September 22, 2006
The Case Against Wal-Mart: Part I
Posted by Gordon Smith

As I have mentioned, I am on a panel at the AALS meeting in January discussing Wal-Mart, and I have assembled a collection of Wal-Mart books in preparation for the event. (Note that I am planning to say some nice things about Wal-Mart, though I am not interested in being Wal-Mart's advocate. The books about Wal-Mart are overwhelmingly negative.)

Yesterday, I started reading The Bully of Bentonville by Business Week reporter Anthony Bianco, and I have taken the title of this post from his first chapter. My plan is to catalog the major complaints against Wal-Mart and, in time, to subject those complaints to more rigorous analysis than is possible in a soundbite. For the moment, I am just collecting complaints, and I thought I would share some thoughts as I go along. Of course, you are most welcome to add thoughts, as I am looking to educate myself.

My first entry relates to Wal-Mart's effect on competing firms. Bianco writes:

What in an economist's language sounds like a bloodless program of national self-improvement is in fact a brutal, Darwinian struggle spilling blood in every shopping mall and factory. Failure to measure up to the demanding efficiency standards set by Wal-Mart has crippled thousands of businesses -- not just corner grocers and family hardware stores, but also the billion-dollar likes of Kmart, Toys 'R' Us, and Winn-Dixie.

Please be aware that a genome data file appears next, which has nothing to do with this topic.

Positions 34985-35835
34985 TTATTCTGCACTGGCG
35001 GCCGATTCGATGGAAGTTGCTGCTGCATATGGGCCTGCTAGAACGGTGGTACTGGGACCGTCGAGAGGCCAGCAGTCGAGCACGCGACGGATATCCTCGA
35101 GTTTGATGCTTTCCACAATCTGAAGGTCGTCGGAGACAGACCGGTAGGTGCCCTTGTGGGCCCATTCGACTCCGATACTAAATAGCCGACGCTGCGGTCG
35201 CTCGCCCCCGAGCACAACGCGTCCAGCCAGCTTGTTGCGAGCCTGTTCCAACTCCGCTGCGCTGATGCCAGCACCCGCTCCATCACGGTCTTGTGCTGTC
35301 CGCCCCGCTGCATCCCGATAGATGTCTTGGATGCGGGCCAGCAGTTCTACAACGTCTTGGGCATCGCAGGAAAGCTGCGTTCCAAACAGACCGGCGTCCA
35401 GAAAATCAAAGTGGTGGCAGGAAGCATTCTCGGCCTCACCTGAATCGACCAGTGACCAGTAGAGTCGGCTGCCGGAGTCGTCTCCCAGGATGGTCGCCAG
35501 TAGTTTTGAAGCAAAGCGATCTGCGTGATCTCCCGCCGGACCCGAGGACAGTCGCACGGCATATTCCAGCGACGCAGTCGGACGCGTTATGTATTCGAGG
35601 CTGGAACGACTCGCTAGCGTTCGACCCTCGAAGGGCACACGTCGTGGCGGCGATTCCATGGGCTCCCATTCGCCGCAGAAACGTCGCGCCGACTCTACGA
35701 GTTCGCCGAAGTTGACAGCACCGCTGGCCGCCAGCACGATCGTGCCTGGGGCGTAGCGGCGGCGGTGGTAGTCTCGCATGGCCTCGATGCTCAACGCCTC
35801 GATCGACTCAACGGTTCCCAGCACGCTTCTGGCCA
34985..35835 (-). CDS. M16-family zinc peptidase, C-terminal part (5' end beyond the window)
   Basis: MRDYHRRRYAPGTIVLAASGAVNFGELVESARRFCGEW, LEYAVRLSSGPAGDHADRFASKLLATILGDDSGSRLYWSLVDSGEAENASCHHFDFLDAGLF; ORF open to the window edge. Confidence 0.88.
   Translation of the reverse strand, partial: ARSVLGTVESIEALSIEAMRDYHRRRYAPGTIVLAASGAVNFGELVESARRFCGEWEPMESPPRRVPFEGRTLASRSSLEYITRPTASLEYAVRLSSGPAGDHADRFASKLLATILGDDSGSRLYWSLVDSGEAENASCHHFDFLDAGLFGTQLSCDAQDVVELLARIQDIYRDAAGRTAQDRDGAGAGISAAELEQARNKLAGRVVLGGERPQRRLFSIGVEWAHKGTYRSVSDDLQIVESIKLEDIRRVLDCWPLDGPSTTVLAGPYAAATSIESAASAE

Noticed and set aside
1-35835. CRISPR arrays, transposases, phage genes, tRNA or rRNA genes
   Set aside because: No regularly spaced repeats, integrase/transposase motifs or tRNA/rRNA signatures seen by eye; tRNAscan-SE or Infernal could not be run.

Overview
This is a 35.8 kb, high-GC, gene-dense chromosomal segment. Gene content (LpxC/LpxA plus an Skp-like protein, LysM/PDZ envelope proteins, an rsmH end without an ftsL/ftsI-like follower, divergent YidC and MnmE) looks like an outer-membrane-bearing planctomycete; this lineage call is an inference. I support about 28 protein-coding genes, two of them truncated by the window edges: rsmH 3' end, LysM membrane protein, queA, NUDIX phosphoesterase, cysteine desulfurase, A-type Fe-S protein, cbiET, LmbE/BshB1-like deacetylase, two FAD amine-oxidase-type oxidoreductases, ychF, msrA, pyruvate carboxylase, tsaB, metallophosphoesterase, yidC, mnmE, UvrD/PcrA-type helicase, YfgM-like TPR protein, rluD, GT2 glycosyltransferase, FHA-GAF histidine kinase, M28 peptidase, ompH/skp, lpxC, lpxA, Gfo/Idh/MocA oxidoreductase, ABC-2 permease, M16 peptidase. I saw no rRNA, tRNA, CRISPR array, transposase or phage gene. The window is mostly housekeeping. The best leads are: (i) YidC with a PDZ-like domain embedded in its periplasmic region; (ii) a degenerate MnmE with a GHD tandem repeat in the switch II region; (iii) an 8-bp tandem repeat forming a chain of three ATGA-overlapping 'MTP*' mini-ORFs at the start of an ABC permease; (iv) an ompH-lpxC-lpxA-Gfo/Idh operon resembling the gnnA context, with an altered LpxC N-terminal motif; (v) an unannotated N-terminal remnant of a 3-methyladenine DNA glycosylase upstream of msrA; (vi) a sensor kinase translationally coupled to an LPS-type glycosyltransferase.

When I read anything, I try to use the principle of charity, so I will state up front that I know Bianco is packing a lot into this paragraph, and some unpacking would probably make some of his claims less ridiculous than they seem on their face. But I come at this having studied Kmart in the mid-1990s, and I have little sympathy for the fact that Kmart had difficulty keeping pace with Wal-Mart's "demanding efficiency standards." Kmart's stores were older than Wal-Mart's, and Kmart had not mainained their stores very well. If you visited a Kmart in the late 1980s and early 1990s, you probably remember them as dimly lit and grungy. Moreover, Kmart did not have an effective system of tracking inventory, so they often ran out of items that customers wanted. Wal-Mart did us all a favor.

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